“We come out in response to that with movies like (the 2005) “Hustle and Flow” and tell our kids that the personification of black men is a black pimp of a white prostitute that wants to be a rapper who shoots the rapper and at the end of the movie, [a] black woman he had as his prostitute has his baby and the white prostitute becomes the head of the record company and makes the money while he’s in jail. That don’t make sense,” Sharpton said to applause.
“People emulate what they see …We cannot succumb to a generation that acts like it’s all right to celebrate being down. It’s one thing to be down, it’s another thing to celebrate being down,” he explained.
Referring to gangster rappers, Sharpton said, “We’ve gone from ‘black and proud’ to groups now calling themselves “Niggers with an attitude.”
Sharpton told the panel discussion of how he has confronted rappers about their lyrics only to be told that the rappers simply “reflect the times.” Sharpton said black art and culture used to project its “hopes for the future.”
“In slavery we wasn’t singing, ‘you a low down cotton pickin ho.’ That would’ve reflected the times,” he said to more laughter and applause.
“In the civil rights era, we sang “We shall overcome” we didn’t sing ‘You in the back of the bus, got gum on your show, no good MF.’ I mean we’ve been down before. We never romanticized it and put melody to it and acted like it was all right,” he added.
I am willing to bet that this is not the only statement Sharpton’s ever made on the subject and, on Friday, after the Imus firing, Sharpton promised to take the fight to all media that use degrading language. And, in fact, Golic offered a criticism of Sharpton and Jackson Friday morning that completely undercut the claim that they never spoke out about rap music: that, in fact, a criticism Golic said he heard was that both men had repeatedly condemned hip hop and hadn’t accomplished much, so had decided to bail on that cause for the easier pickings of the Imus situation. But, of course, the Imus case took just over a week to play out - hardly a basis for saying that the two bailed out on the cause of fighting offensive music lyrics.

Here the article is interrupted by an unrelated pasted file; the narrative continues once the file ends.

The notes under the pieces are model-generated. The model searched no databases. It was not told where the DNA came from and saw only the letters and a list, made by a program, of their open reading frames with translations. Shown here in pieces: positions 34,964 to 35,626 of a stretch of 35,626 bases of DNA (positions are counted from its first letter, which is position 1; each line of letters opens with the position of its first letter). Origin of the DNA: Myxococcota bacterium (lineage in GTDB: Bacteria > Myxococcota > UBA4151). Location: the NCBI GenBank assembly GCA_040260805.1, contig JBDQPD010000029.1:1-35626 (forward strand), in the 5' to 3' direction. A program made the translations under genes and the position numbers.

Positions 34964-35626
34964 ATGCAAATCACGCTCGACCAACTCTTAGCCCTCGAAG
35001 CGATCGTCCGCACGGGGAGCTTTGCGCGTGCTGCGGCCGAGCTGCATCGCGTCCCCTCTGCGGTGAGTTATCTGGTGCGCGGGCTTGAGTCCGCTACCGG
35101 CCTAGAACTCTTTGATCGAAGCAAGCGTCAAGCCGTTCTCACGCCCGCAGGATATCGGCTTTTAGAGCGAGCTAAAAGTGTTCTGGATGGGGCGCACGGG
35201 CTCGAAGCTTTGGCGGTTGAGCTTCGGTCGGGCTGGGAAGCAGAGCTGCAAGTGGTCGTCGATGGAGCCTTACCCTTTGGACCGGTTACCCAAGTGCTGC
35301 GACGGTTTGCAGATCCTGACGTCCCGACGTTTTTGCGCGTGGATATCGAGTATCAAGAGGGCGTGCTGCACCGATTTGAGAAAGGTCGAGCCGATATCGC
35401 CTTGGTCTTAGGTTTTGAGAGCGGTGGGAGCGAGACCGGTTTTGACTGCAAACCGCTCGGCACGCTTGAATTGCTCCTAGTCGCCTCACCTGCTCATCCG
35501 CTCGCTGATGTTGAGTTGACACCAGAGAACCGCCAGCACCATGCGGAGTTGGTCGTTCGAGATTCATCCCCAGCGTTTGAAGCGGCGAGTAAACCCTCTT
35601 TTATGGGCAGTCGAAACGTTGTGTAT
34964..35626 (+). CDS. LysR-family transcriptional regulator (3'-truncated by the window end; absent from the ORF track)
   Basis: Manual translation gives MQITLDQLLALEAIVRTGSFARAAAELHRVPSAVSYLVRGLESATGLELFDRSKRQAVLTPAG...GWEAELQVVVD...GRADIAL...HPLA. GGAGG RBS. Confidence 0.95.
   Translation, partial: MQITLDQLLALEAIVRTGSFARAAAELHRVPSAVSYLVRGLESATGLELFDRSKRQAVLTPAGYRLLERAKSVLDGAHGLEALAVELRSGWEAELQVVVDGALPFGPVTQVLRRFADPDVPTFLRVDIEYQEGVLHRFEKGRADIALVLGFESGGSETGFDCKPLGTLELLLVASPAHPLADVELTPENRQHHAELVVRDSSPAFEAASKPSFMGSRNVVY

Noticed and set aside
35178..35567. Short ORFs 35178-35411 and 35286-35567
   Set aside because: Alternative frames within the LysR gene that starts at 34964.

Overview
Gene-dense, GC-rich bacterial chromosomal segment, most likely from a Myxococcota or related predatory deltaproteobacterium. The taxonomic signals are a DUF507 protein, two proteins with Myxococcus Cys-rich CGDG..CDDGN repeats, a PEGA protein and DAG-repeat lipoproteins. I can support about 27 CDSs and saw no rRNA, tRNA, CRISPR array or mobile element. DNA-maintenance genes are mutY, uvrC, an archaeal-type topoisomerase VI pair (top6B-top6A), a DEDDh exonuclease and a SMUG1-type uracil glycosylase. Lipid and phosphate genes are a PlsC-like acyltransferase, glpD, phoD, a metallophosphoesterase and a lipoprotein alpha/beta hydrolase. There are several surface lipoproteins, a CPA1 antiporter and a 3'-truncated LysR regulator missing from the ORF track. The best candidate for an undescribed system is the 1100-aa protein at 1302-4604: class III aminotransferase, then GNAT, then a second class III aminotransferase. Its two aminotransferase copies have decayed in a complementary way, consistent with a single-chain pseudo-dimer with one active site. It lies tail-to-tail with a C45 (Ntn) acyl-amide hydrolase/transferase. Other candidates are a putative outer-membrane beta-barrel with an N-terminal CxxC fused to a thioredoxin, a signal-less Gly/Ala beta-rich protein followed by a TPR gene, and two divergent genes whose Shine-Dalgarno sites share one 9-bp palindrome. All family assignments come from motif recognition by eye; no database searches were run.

Inspired by Greenie to ask - rather than assert - what role Jackson and Shaprton played in the Duke case, since Whitlock, Kay, Gold and many others asserted that they played a central (and inflammatory) role, I started to hunt around to look. And, I confess, I was shocked by the result: neither Al Sharpton nor Jesse Jackson ever came to North Carolina at any time after the accusations were first made. In fact, in April 2006, when Sharpton was contemplating coming to Durham to get involved in protests, local community leaders specifically asked Sharpton not to because they thought his presence would unnecessarily inflame the situation. And, being the media-hound, hothead and “terrorist” that Jason Whitlock thinks he is - Sharpton agreed. For his part, Jesse Jackson never came either and when, in April 2006, was asked about his plans to do so - said he didn’t have any, because he was involved at that time in projects related to Hurricane Katrina and immigration (because, again, Jesse never involves himself in substantive issues of real concern to people in tough circumstances). Jackson did famously offer to pay the college tuition of the accuser, even if it turned out she was making a false accusation. Here’s what Jackson told Amy Goodman of Democracy Now in April 2006:
Well, you know, the circumstances surrounding the Duke case are still being revealed by the prosecutor. What I do know is I have compassion on the young woman. And if her argument is, as she tries to pay her way through school and sustain her two children, that she had to strip and to bare her body as a way of making a living, let’s relieve her of that burden. While there are those who would say, Dont abort; adopt, I would say, you know, Don’t strip; scholarship. Let’s get her a scholarship and a job, that she may be able to work her way out of the hole without going deeper into it. It is unfortunate that we’re so tolerant of violence against women, and that becomes another reason, I think, to stand with her until we find out what’s happening.